Fashioning the Future: Why Creative Schools Matter - RSA

Fashioning the Future: Why Creative Schools Matter


  • Picture of Jennifer Sturrock FRSA
    Jennifer Sturrock FRSA
    Designer / Educator / Writer
  • Education
  • Creativity
  • Curriculum
  • Schools
  • Fellowship

Initially, a blank page can seem daunting, yet if we allow ourselves to sit there long enough, there is also incredible potential. Here, we can harness possibility and tangibly connect meaningful ideas of value to the bigger picture. By filling in a ‘blank space’, be it literal or metaphorical, our previous assumptions are challenged, and our underlying concerns exposed. More often than not this process makes room for engaging dialogue with others and sometimes innovative expressions that bring new perspectives as well as aesthetic pleasure.

Creativity has often been defined as an ‘ability to imagine, or the use of original ideas to make something’. This process plays out everywhere, in the macro visions and micro details of life. It is quiet evolution, it is sudden change, it is painful development and it is beautiful movement. It is, in fact, a faithful, constant presence despite being wildly unpredictable by nature.

Traditionally we relate creativity to the ‘industries’ of design and artistic practice. Naturally, we imagine it is for people and organisations who regularly embark on a literal creation of something new – a transformation of tangible matter from one form to another. And it is. However, when we talk about the creative process, we discover the application is in fact much larger. Indeed, there are innumerable paths and frameworks that can to be used to get us from one place or space to another in every area of life. If we embrace the notion of creative process then it becomes a powerful and essential way of shaping outcomes objectively, as well as a way of recording an important and valuable journey that goes way beyond the traditional artistic sphere.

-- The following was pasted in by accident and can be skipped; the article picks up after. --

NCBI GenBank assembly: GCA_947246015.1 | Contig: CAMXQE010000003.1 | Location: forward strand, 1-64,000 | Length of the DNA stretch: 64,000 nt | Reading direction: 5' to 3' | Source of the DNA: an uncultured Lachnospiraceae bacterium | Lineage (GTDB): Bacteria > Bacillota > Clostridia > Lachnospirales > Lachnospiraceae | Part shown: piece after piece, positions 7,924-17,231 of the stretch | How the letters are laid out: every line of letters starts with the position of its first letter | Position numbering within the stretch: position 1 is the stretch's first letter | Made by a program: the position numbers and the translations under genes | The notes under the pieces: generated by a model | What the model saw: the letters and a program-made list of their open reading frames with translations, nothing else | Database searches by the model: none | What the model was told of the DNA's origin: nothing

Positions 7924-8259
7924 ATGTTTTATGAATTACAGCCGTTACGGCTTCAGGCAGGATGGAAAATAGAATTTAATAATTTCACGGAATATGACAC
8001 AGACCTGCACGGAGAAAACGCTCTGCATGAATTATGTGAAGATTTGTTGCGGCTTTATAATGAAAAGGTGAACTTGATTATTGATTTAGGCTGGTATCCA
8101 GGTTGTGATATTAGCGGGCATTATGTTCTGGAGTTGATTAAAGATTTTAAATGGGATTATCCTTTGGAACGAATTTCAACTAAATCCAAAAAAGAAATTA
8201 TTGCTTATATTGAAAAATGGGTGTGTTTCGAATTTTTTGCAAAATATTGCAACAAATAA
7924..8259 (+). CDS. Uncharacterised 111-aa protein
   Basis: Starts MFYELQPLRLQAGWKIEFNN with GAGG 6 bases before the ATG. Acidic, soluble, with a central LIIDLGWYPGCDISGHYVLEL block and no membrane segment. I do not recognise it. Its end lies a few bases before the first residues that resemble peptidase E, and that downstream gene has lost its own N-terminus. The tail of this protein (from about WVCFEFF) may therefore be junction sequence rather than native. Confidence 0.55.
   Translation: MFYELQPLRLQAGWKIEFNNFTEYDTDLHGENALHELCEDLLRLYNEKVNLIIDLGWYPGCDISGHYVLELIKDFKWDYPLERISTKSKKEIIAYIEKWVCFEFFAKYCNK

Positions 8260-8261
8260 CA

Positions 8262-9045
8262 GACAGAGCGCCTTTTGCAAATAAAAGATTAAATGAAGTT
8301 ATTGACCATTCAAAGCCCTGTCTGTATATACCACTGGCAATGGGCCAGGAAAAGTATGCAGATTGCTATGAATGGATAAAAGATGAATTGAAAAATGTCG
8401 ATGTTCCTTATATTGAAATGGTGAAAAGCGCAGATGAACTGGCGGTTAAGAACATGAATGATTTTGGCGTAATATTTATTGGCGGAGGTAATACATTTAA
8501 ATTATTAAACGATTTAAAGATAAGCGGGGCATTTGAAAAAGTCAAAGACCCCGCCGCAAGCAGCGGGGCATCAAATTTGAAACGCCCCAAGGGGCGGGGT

A few weeks ago, I attended a masterclass led by William Ury, a best-selling author, anthropologist, negotiator and co-founder of the Harvard Programme of Negotiation. His field of expertise is conflict, enabling individuals and groups to navigate through situations of gridlock and towards places of open discussion and hopeful resolution. From Columbia to Korea and areas in the Middle East to the US government, he’s facilitated discussions at the highest level and in a myriad of environments. It is inspiring peace-making, and much needed in today’s volatile climate. After the session I asked him about his experiences, and he told me how he’d been able to resolve seemingly impossible scenarios time and time again by employing specific methods and skills he learnt along the way. We quickly got onto the concept of design thinking and the incredible similarities between creative processes and negotiation techniques. In fact, the more we chatted, the more clearly the parallels became: he was quite literally employing the same kind of reframing methodologies, experimentation, visual perception and problem solving that artists and designers use every day when presented with a client brief or artistic commission.

As an educator as well as a designer, I’ve been exploring artistic practice and its application into a range of scenarios and industries through my business blancc_space. Originally starting my career as a knitwear designer, I’ve come to see creative process as a bit like a weaving of threads throughout many facets of life. Fibres and elements intertwine to form something deeply textured as well as a wider overall surface that tells a story when we take a step back.